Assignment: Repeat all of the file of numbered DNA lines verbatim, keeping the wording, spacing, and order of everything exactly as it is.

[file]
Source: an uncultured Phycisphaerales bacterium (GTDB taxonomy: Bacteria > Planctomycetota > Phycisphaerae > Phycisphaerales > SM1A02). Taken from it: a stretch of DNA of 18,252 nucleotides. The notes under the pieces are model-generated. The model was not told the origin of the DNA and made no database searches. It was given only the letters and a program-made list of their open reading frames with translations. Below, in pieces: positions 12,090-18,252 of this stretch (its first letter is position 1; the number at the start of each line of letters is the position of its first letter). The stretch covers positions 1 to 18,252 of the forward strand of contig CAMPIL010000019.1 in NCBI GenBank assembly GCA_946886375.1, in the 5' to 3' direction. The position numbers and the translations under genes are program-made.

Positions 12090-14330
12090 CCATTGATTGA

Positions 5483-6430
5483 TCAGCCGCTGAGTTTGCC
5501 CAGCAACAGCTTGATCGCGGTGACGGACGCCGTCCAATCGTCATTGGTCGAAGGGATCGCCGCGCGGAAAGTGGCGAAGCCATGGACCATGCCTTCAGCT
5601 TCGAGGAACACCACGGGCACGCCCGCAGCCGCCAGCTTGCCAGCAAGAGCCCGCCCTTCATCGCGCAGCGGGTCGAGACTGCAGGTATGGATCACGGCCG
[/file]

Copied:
Source: an uncultured Phycisphaerales bacterium (GTDB taxonomy: Bacteria > Planctomycetota > Phycisphaerae > Phycisphaerales > SM1A02). Taken from it: a stretch of DNA of 18,252 nucleotides. The notes under the pieces are model-generated. The model was not told the origin of the DNA and made no database searches. It was given only the letters and a program-made list of their open reading frames with translations. Below, in pieces: positions 12,090-18,252 of this stretch (its first letter is position 1; the number at the start of each line of letters is the position of its first letter). The stretch covers positions 1 to 18,252 of the forward strand of contig CAMPIL010000019.1 in NCBI GenBank assembly GCA_946886375.1, in the 5' to 3' direction. The position numbers and the translations under genes are program-made.

Positions 12090-14330
12090 CCATTGATTGA

Positions 5483-6430
5483 TCAGCCGCTGAGTTTGCC
5501 CAGCAACAGCTTGATCGCGGTGACGGACGCCGTCCAATCGTCATTGGTCGAAGGGATCGCCGCGCGGAAAGTGGCGAAGCCATGGACCATGCCTTCAGCT
5601 TCGAGGAACACCACGGGCACGCCCGCAGCCGCCAGCTTGCCAGCAAGAGCCCGCCCTTCATCGCGCAGCGGGTCGAGACTGCAGGTATGGATCACGGCCG